When Appleton Coated’s lender forced the Combined Locks paper mill into receivership in August 2017, it looked to be another tale of a paper mill closing in the Paper Valley — the name given to the communities along the Fox River from Green Bay to Lake Winnebago where multiple paper companies got their start. But determination from employees and the community gave this story a different ending: a reopened mill making an in-demand product and investment from its new owners.
The success of Appleton Coated — now known as Midwest Paper Group — is one of several in the region as companies are investing in their equipment and facilities, including Green Bay Packaging’s new $500 million paper mill, the first mill being built in Wisconsin in more than three decades.
“The industry is going through the most substantial transformation it has seen in many decades,” says David Buchanan, president of products and services for Voith Paper’s North American operations, which is building and installing the equipment for Green Bay Packaging’s new mill. “Packaging and tissue, in particular, are driven by demographic shifts and consumer trends that demand convenience and sustainability. This is evident by the increase in e-commerce and the subsequent need for boxboard and other paper-based packaging that is recyclable.”
Appleton Coated’s comeback largely is due to the mill’s switch from producing white writing paper to making brown paper used in packaging. Before being forced into receivership by its lender PNC Bank, the company’s leaders were researching the conversion to producing brown paper, which is more in demand right now, says Doug Osterberg, general manager for Midwest Paper Group. The company, however, couldn’t make the switch fast enough for its lender, which decided Appleton Coated had lost too much money. It immediately closed the mill, putting 600 people out of work.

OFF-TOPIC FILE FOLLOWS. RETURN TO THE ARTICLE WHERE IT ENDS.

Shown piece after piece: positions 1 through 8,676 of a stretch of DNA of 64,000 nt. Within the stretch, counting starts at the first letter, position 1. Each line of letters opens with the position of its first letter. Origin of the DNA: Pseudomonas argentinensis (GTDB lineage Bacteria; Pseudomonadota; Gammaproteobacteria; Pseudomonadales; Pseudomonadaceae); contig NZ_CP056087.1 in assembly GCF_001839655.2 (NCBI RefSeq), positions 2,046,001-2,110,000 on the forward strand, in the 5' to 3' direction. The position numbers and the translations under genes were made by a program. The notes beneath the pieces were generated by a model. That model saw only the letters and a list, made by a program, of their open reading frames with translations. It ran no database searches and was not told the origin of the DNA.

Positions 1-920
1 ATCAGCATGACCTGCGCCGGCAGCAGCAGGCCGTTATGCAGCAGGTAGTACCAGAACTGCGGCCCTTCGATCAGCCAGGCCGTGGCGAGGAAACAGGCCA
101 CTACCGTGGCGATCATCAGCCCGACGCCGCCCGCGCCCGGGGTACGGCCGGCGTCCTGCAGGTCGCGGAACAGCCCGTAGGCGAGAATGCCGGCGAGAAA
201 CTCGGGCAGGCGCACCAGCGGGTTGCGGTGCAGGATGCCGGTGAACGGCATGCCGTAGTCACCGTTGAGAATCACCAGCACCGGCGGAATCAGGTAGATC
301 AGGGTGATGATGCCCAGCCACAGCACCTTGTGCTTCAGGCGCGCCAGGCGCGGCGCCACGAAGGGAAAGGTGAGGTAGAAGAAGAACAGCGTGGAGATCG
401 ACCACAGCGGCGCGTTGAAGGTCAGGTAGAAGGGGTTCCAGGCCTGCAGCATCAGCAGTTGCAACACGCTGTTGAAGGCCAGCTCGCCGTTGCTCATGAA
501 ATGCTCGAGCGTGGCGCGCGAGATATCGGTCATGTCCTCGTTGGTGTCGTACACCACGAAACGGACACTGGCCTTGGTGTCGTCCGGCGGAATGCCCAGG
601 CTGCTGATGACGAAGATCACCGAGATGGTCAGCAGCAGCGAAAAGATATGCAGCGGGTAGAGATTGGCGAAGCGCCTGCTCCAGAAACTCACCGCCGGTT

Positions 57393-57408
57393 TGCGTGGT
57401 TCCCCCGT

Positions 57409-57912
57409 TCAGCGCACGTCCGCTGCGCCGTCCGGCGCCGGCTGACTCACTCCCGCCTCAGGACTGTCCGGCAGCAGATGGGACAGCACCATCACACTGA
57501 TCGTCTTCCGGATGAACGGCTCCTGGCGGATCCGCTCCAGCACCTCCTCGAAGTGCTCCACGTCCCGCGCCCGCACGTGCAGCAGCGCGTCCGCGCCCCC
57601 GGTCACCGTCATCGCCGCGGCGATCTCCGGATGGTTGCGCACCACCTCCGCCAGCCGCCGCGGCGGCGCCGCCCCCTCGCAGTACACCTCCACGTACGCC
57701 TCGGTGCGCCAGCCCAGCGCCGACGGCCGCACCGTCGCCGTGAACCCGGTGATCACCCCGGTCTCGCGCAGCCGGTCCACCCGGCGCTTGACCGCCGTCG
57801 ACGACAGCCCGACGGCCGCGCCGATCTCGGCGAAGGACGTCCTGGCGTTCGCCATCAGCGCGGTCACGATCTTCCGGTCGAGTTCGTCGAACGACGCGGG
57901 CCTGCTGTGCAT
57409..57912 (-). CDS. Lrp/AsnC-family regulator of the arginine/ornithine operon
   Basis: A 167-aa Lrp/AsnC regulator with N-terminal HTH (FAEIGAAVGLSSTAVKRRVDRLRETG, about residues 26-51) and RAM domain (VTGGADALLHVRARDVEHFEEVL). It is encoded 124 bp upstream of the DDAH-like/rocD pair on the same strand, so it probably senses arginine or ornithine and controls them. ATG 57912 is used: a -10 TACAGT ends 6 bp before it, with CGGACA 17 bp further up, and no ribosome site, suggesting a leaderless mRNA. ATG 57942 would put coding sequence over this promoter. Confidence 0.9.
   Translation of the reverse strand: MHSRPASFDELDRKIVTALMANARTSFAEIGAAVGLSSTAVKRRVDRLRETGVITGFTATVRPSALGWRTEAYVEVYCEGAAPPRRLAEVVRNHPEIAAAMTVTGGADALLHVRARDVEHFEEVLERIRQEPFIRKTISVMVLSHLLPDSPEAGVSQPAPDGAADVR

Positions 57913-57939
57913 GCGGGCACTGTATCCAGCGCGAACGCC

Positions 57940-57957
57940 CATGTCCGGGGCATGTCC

PNC Bank sold the mill to Industrial Assets Corp. and Maynard Industries USA, which planned to dismantle and scrap the plant, for $21 million. Under the laws of receivership, the sale could be challenged by those with an interest in keeping the mill open. The United Steelworkers, which represented the company’s hourly workers, challenged the sale.
“I felt like we had to do everything we could to save this mill and its jobs,” says Outagamie County Executive Tom Nelson, who also wrote a brief opposing the sale. “They had a great workforce and were good at making paper.”